Hayden: Former North Korean spy chief ‘worth talking to’

Hayden: Former North Korean spy chief ‘worth talking to’

Former National Security Agency (NSA) Director Michael Hayden said Monday it’s “worth talking to” the North Korean official traveling to the United States this week to discuss the potential June summit that President TrumpDonald John TrumpSanders apologizes to Biden for supporter's op-ed Jayapal: 'We will end up with another Trump' if the US doesn't elect progressive Democrats: McConnell impeachment trial rules a 'cover up,' 'national disgrace' MORE canceled last week.

In an interview with CNN’s “New Day,” Hayden said the U.S. must put the actions Kim Yong Chol is accused of “aside” to proceed toward talks between North Korean leader Kim Jong Un and Trump.


“You have to greet him, sit down and talk with him because he is both knowledgeable and authoritative,” Hayden told CNN.

“He comes here with the writ of the president of North Korea. And this is the person, the individual, that is worth talking to, to try to hammer out some common ground, if it exists.”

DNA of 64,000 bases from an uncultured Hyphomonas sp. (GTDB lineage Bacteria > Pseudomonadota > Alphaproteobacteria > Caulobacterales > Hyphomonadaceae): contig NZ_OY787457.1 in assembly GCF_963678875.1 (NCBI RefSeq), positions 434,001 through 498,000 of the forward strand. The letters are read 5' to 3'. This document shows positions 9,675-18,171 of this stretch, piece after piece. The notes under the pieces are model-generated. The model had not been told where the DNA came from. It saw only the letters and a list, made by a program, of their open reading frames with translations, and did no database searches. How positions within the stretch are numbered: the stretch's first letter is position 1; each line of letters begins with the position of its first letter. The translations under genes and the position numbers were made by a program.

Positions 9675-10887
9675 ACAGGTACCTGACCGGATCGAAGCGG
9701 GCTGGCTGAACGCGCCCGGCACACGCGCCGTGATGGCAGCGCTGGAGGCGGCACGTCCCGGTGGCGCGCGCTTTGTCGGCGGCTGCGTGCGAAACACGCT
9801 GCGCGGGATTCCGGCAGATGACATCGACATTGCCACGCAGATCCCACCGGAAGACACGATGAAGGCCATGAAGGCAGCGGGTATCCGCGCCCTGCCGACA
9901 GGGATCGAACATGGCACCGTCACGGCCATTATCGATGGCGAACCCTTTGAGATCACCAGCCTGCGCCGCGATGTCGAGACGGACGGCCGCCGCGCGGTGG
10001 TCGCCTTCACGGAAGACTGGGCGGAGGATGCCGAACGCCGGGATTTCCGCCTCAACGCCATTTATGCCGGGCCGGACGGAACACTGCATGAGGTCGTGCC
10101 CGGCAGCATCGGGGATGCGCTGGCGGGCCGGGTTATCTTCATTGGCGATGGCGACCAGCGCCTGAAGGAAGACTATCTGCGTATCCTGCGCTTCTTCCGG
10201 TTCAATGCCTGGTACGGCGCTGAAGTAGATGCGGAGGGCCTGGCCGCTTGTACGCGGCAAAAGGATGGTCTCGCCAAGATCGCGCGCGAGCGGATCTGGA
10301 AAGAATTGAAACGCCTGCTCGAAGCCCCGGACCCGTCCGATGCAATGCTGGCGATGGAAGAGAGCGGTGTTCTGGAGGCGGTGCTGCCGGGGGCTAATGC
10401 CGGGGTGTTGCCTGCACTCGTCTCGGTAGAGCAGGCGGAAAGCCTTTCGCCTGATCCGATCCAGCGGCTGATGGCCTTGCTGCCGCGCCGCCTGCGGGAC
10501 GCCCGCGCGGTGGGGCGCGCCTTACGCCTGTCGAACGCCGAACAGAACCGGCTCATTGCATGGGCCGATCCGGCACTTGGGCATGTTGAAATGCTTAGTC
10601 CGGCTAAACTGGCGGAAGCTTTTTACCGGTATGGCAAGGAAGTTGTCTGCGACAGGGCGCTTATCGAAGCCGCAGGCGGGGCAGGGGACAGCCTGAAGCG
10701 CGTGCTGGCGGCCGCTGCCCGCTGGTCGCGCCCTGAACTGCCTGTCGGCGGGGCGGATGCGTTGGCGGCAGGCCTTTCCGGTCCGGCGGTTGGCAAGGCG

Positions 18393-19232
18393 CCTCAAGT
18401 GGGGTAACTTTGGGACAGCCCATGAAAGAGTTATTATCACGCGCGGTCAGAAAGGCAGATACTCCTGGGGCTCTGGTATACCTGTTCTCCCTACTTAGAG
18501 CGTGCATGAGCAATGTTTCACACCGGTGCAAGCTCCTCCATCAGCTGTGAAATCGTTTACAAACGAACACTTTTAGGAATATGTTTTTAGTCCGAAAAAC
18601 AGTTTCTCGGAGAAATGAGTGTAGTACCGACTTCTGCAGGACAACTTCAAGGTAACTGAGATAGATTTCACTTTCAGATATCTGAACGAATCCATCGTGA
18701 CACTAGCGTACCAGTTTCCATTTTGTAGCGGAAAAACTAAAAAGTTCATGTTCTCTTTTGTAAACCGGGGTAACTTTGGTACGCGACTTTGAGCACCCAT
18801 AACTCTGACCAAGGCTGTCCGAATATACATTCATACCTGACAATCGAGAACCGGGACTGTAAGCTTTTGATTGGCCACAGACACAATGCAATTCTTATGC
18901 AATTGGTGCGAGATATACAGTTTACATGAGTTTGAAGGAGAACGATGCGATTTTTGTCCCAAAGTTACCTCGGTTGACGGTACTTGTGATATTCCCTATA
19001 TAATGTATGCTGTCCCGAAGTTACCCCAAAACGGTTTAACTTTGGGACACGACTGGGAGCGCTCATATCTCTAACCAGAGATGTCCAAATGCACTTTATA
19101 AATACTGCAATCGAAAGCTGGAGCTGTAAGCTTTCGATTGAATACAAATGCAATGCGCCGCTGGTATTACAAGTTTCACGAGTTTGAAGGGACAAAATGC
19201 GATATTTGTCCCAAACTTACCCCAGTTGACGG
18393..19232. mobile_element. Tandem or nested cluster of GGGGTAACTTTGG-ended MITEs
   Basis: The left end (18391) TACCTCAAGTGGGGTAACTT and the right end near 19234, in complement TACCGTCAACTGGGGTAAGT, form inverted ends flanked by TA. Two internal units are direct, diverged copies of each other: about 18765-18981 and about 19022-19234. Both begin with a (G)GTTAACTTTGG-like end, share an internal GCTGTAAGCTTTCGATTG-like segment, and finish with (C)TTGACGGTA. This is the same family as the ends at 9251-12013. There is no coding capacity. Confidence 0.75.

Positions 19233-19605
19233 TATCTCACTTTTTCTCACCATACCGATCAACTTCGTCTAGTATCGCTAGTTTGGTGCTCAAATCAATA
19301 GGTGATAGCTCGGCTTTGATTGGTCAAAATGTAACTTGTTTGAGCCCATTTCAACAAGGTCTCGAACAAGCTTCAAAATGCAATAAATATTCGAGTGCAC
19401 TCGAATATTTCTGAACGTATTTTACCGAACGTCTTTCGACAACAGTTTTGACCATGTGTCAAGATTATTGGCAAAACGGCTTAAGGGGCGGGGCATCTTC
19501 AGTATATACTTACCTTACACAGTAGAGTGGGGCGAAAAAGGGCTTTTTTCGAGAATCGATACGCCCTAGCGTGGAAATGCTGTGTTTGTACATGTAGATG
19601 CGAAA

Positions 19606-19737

Trump early Tuesday confirmed that Kim Yong Chol, who is the vice chairman of the North Korean Workers’ Party Central Committee, is traveling to New York. The official previously oversaw North Korea's intelligence agency.

“We have put a great team together for our talks with North Korea. Meetings are currently taking place concerning Summit, and more,” the president wrote on Twitter.

“Kim Young Chol, the Vice Chairman of North Korea, heading now to New York. Solid response to my letter, thank you!”

Hayden said Secretary of State Mike PompeoMichael (Mike) Richard PompeoCountries reach agreement in Berlin on Libya cease-fire push, arms embargo Trump Jr.: If 'weaker' Republicans only call for certain witnesses, 'they don't deserve to be in office' House Democrats may call new impeachment witnesses if Senate doesn't MORE would be “a very, very good choice” for a U.S. official to meet with Kim Yong Chol.

Trump last week announced the cancellation of the June 12 summit in Singapore, where the president was slated to discuss Pyongyang’s nuclear program with Kim Jong Un.

But the president has insisted that U.S. officials are still working to make the meeting happen.

Meanwhile, South Korean President Moon Jae-in said over the weekend that North Korea is dedicated both to the summit and to dismantling its nuclear program.